• Bill Nye: Science Guy—A great portrait of the iconic science communicator that takes care to focus on his flaws as well as the good he has done. Overall, very inspiring.
  • Don’t Look Up—Continuing Adam McKay’s recent streak of political films, this one is a scathing satire of the failures of our leaders and our culture to pay attention to science and take action against existential threats. The mentality it depicts is pretty accurate to my perception of the world on my most cynical days. Coming right after the Bill Nye documentary, this hit particularly hard.


As detailed below in the Projects section, I’ve added a new Bookshelf page to my site to replace Goodreads to track my reading, so I’ll just list my reading here and let you check out the new page for more detailed thoughts.

  • The Merchant of Venice
  • Drunk
  • The Merchant of Venice
  • The Vignelli Canon
  • Henry VIII
  • I’m Waiting for You


I spent a lot of my free time tinkering around with various coding projects, which has been great. It’s not necessarily how I hope to spend all of my free time when I have it to spend, but it seems that I had a lot of ideas in the works.

  • Integrated into my site—I want to write a full blog post about some of the changes I’ve made to my site and the reasoning behind them. But I want the writing experience to be as effortless as possible, and this seemed like a good next step.
  • Goodreads replacement—In my effort to own my own content and especially to get away from anything owned by Amazon, I created a new Bookshelf page to track the books I read.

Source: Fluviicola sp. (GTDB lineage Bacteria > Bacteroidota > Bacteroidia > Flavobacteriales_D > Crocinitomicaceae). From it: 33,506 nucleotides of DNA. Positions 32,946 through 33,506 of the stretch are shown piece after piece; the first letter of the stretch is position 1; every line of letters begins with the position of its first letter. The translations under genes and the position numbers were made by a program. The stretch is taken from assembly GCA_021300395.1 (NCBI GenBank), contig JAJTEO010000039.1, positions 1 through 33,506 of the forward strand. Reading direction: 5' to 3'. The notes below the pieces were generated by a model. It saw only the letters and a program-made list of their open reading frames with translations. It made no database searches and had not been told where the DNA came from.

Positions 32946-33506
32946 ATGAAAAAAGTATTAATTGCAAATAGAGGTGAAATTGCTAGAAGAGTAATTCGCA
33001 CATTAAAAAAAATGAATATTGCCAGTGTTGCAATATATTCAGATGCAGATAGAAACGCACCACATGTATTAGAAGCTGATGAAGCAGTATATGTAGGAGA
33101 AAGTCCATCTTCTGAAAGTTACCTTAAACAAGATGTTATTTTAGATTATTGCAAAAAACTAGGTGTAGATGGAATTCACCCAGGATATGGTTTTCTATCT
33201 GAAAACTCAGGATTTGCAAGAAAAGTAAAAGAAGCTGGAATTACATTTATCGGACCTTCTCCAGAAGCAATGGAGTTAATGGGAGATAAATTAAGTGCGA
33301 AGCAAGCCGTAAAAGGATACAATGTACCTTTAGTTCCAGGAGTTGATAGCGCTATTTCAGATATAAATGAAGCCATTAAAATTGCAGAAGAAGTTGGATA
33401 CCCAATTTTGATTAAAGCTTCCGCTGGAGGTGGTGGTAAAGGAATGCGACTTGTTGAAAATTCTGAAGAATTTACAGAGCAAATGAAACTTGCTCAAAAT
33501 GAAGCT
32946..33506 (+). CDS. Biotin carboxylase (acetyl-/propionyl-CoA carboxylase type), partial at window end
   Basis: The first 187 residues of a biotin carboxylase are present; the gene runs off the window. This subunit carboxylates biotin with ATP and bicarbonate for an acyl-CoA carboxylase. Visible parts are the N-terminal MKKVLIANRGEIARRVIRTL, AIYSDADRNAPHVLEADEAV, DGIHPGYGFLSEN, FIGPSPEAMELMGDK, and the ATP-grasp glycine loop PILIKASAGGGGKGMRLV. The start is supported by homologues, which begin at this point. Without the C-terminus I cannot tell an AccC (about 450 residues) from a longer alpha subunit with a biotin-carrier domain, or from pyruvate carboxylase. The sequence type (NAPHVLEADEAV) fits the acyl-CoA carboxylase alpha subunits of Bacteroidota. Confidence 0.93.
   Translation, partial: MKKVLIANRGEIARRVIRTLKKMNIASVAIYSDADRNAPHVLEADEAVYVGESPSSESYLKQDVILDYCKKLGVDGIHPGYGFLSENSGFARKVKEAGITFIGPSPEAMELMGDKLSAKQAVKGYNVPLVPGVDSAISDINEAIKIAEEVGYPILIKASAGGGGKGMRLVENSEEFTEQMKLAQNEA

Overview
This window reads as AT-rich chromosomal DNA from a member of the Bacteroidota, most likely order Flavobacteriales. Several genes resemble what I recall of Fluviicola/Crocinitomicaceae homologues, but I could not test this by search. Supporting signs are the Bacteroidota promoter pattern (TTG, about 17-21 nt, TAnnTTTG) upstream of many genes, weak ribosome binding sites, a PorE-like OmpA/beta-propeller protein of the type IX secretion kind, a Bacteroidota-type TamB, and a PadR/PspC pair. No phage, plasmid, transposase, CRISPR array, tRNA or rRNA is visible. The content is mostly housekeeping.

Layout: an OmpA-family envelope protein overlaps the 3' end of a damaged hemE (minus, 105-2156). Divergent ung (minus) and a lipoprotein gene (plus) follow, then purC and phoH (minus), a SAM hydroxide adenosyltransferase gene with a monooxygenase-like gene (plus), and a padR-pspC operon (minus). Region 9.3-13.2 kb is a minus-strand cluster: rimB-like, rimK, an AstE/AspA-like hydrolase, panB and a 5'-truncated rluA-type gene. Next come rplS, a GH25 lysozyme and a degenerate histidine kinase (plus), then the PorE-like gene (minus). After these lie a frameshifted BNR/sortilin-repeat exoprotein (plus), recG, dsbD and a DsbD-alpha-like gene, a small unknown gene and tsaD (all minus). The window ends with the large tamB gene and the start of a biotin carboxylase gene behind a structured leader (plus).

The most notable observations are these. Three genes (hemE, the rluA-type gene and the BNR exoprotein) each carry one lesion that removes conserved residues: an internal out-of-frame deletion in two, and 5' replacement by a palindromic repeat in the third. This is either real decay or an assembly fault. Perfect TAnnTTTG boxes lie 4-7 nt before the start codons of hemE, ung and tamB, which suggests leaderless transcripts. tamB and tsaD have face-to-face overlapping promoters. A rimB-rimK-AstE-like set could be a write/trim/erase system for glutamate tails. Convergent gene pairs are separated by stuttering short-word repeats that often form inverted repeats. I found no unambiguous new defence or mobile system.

• Hired a video editor to polish and finalize the documentary my friend and I have been sitting on for the last two years.
  • Began new photo site—My old photography site is pretty long in the tooth and hasn’t been updated with new work in years. So I figured I’d get started on a new version. Nice progress so far, but nothing to show the public yet.
  • Began migration of Guidebook—I’m in the process of refactoring the HTML & CSS Guidebook to use Eleventy. It should bring some nice performance boosts and make a number of aspects of the site easier to manage.
  • Messed with some music—It’s been quite a while since I’ve had time and bandwidth to spend on my own personal music. I’m excited to get back into it, but I also don’t want to put too much pressure on myself to produce, so I’m taking it very slow and casual.
  • Little tasks and upgrades around the house—Sometimes it’s very rewarding to focus on the business of domesticity and to feather your nest.

The New Year

I’m not much of a maker of resolutions, but I would like to have more balance in 2022 than I was able to achieve in 2021. Mostly I think that comes down to saying no to things and making sure work doesn’t get to be too much. I’ve already made some nice headway toward those goals, so I’m optimistic that I’ll be able to do more tinkering with code, writing, music, and socializing.